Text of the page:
Study looks at medical spread of Alzheimer's

Sep 09, 2015, 4:45 PM EDT
Barrie Page Hill, right, shares a moment with her mother Bobbie Wilburn, 79, March 15, 2014, in Arlington, Texas.
Joyce Marshall/Fort Worth Star-Telegram/MCT via Getty Images
A team of British scientists found evidence that the biological seeds of Alzheimer's disease could be passed on through medical procedures. Research published points to evidence that suggested that one of the signifiers of Alzheimer's could have spread to a group of patients via a hormone treatment that is now banned. Reuters reports:
"This was very surprising," said John Collinge, a University College London professor and director of the Prion Unit who led the studies and published them in the journal Nature.
The growth treatment, using human-derived hormones, is no longer used due to the risk of contamination. But Collinge said studies are now needed into whether other procedures, such as blood transfusions and the repeated use of surgical instruments, pose a risk.
"We do need to ask that question," he said, noting that previous experiments on laboratory mice and monkeys have already shown that transmission of the Alzheimer's protein is theoretically possible. "There is evidence from animal studies that it is not implausible."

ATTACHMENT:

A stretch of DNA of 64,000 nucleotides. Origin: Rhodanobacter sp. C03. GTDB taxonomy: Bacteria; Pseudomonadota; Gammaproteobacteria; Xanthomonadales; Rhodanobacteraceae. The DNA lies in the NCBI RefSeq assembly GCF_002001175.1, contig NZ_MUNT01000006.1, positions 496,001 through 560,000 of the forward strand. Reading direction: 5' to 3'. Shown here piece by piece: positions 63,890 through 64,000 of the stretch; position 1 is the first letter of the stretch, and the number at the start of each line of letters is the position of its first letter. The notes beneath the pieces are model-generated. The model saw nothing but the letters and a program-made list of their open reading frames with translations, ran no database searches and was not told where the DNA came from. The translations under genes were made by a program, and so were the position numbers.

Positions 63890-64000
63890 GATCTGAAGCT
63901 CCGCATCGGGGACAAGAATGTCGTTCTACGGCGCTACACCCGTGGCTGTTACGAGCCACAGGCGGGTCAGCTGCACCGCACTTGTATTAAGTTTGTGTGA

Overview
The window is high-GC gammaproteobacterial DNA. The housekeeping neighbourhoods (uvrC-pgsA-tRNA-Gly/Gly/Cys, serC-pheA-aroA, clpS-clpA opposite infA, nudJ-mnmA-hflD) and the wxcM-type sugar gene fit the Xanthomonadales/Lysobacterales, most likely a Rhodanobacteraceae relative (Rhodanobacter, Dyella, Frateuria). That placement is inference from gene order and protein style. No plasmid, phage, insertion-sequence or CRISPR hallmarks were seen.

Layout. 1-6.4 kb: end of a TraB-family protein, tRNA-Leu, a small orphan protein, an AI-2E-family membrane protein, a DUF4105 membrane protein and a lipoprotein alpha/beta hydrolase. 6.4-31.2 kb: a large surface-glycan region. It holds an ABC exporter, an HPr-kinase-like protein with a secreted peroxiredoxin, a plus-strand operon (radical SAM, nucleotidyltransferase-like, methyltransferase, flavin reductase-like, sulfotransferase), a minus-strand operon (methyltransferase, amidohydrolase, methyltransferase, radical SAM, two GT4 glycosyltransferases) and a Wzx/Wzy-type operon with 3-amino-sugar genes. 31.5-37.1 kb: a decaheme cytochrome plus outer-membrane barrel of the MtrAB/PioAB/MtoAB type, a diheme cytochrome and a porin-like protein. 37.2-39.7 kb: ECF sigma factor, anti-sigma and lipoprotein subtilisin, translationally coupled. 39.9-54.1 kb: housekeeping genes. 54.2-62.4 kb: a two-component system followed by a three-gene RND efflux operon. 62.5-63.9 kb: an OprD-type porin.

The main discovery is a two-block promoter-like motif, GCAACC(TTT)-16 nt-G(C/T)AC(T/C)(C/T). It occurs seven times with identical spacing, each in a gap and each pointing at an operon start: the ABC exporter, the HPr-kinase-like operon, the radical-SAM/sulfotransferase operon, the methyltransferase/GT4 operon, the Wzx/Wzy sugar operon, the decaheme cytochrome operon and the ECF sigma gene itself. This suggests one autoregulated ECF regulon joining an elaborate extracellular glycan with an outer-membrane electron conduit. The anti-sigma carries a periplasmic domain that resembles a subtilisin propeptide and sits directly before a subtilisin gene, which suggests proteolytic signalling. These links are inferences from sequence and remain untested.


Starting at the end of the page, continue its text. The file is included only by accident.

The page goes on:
Researchers performed the autopsies to see if there was anything else unusual about the brains of these individuals. "And what we found, very much to our surprise, is that four of them had really quite significant deposition of Alzheimer amyloid protein in their brains," Collinge said.
Amyloid protein is what forms the sticky plaques that appear in the brains of people with Alzheimer's. But the individuals in the study had died far too young (the oldest was just 51) to have so much amyloid in their brains.
So the researchers began searching for an explanation. And they concluded that the growth hormone had been tainted with a second protein from the human pituitary glands — one that caused amyloid to build up quickly.
There's no way this could happen now, because growth hormone hasn't been made from brain tissue since the 1980s. Also, the people in the study did not have full-blown Alzheimer's, only the amyloid deposits that typically appear before problems with memory and thinking.
But the finding could have implications for surgeons operating on the brains of people with Alzheimer's, says Lary Walker, a neuroscientist at Emory University and the Yerkes National Primate Research Center.